I’m in Texas and bought a car on a good faith estimate. It actually has engine damage. Do I have a court case?

I bουɡһt a car wіtһ 198k miles 9 days ago, аחԁ οח tһе 3rd day tһе oil pressure light came οח. I wаѕ tοƖԁ tһаt аƖƖ tһе car needed wаѕ ѕοmе חеw tires. Tһіѕ wаѕ through a private sale, аחԁ I wουƖԁ Ɩіkе tο know wһаt mу rights аrе іח Texas. I took tһе car tο a reputable shop wһеrе I live, аחԁ tһеу tοƖԁ mе I need tο replace tһе engine bесаυѕе tһеrе іѕ knocking – a sign οf significant engine ԁаmаɡе, аחԁ tһеу ѕау tһіѕ doesn’t happen overnight. I bουɡһt tһе car fοr $2400, οr wһаt tһе car wаѕ worth іח ɡοοԁ condition. Now, tһе car іѕ worth maybe $1,000, аחԁ іt needs аbουt $1500 minimum worth οf work. Cаח I ɡеt a partial refund frοm tһе seller tο pay fοr tһе cost οf replacing tһе engine, οr a full refund? If һе refuses tο work wіtһ mе οח аח out-οf-court basis, саח I sue һіm fοr omitions іח һіѕ ɡοοԁ faith estimate? Dο I һаνе a case tһаt wουƖԁ hold up іח court? I һаνе written documention wіtһ mileage οf wһеח I took tһе car tο tһе shop, along wіtһ һοw many miles I drove іt before tһе problems bеɡаח.

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9 Responses to “I’m in Texas and bought a car on a good faith estimate. It actually has engine damage. Do I have a court case?”

  • Chameleon316:

    If they did not tell you nothing about it you absolutely do!

  • webkinz fan:

    well it all depends if they told you about it you can have a argument about the price but don’t go to court unless they tried to hide it then you can sew them for a free car and new engine

    good luck

  • Izzy! <3:

    it’s a breech of contract, if they didn’t inform you at the time of purchasing, because the consideration came too late, you would need to get a lawyer to finalise this all for you though.

  • kemar G:

    you cant sue him for anything because he didnt do anything against the law. the judge will just tell you it was your falt. and why would you buy a car with 200k miles

  • john s:

    i dont think you have a case the lemon law would only go back so far it depends on year state laws did you buy it from within state and are you willing to lose even more money to get that back you will spend far more money on court and lawyer fees than you would be rewarded unless you can get on judge judy what a bitch

  • GSXRRider:

    Technically in court you would have to prove they new about this. To do this they would have to admit it in court….not likely.

    I would contact the seller and tell them what happened and ask that they compinsate some, 1/2
    , or all the amount. If they do great. If not; you are on your own.

    You can take them to court and that alone might motivate them to give money. The last thing you want to do is get hostile, they goal is to get your money and if they are fighting with you because you come accross hostile they will never pay. they will just dig in and say F him.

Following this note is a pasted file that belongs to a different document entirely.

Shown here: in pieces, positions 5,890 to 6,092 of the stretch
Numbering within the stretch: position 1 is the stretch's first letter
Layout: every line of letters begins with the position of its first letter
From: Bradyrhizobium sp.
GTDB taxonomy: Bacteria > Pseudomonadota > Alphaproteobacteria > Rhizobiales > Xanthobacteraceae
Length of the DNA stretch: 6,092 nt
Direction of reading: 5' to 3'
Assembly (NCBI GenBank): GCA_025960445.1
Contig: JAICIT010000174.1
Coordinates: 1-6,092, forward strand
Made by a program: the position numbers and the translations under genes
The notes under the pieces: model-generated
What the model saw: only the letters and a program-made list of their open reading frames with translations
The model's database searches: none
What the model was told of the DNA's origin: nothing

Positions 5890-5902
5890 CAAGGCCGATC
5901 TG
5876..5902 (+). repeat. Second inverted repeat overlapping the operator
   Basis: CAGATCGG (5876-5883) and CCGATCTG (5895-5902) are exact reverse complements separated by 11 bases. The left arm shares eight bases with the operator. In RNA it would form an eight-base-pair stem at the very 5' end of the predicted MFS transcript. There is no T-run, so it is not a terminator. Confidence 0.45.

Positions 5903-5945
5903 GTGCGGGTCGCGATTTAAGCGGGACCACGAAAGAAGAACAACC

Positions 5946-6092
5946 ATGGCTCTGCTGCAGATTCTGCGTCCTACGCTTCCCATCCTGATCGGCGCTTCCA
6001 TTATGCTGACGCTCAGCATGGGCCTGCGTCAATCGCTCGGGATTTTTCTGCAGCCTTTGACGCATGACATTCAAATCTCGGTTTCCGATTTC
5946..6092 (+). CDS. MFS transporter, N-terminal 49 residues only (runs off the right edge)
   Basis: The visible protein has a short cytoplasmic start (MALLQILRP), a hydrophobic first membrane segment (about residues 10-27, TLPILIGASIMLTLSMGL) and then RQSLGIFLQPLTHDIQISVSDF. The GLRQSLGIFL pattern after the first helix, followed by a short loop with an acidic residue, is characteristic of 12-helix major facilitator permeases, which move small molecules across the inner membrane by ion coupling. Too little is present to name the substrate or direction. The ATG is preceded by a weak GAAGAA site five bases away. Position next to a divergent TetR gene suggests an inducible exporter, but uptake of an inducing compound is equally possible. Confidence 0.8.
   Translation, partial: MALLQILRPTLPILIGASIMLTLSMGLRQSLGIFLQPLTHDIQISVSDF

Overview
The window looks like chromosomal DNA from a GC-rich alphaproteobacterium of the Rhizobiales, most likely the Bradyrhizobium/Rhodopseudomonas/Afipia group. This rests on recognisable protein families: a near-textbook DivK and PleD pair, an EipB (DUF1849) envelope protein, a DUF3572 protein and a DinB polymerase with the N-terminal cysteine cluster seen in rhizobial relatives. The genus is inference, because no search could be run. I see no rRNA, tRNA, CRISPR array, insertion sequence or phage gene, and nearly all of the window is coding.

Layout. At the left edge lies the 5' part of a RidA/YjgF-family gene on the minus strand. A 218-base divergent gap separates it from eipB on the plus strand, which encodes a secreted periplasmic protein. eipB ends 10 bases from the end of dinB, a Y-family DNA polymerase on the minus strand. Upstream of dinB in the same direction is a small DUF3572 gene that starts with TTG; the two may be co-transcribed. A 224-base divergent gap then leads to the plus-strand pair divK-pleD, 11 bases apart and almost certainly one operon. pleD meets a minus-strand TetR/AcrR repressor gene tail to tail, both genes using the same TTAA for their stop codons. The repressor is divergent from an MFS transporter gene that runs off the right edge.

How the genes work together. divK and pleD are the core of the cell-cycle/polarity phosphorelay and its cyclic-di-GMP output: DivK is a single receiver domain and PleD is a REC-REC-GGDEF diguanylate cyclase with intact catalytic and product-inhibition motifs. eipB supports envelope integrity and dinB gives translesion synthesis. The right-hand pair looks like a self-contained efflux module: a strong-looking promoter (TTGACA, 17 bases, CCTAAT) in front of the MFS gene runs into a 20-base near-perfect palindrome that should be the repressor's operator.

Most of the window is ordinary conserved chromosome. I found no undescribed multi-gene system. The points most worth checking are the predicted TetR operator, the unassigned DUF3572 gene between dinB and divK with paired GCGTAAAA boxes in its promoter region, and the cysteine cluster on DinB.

• Gerald:

    Don’t waste your time — you bought the car AS IS — no guarentees or warrentees. Don’t harrass the previous owner — jail time… Next time you purchase a car — take it to the garage and have the mechanic make a list then pay the $150 for the quality inspection…

  • bobe:

    Used car purchases are governed by the Deceptive Trade Practices a Consumer Protection Act. You need to check the current laws in your state as they do vary from State to State. According to Federal law purchasing a used vehicle from a private party is considered being sold “as is” (without any warranty). Consumers should closely inspect the tires, suspension, engine, drive train, steering, brakes, and interior. In fact, it is probably wise to have a mechanic conduct the inspection. Failure to do so could leave you accepting full responsibility of any and all mechanical problems such as what you’re facing right now. According to the Texas Attorney General’s Office, problems associated with repairing an automobile consistently rank as the number one consumer complaint. Texas does not have a comprehensive law specifically governing car repairs, but the Texas Deceptive Trade Practices a Consumer Protection Act includes several sections dealing with repairs. Under the Act, it is illegal for an auto repair dealer to: 1) knowingly make false or misleading statements about the need for parts, replacement, or repair service; 2) falsely represent that work or services have been performed on a car, or that parts have been replaced; (3) claim that replacement parts are original or new when in fact they are used, second-hand, or refurbished; (4) advertise goods or services with the intent not to sell them as advertised. When selecting a repair shop, a consumer may wish to contact the Better Business Bureau or the Office of the Texas Attorney General to ask if anyone has complained about the shops the consumer is considering. I would suggest that you try and come to some sort of settlement out of court. If all else fails, you could file under small claims court but you would certainly have your work cut out for yourself especially since it does look like the laws say “sold as is” and that means the buyer accepts all responsiblity.

  • geezuskreyest:

    Not to mention the court fees will eat into the money you need to repair the car. Don’t get a new engine because some damn mechanic said so! What was the basis of his decision?

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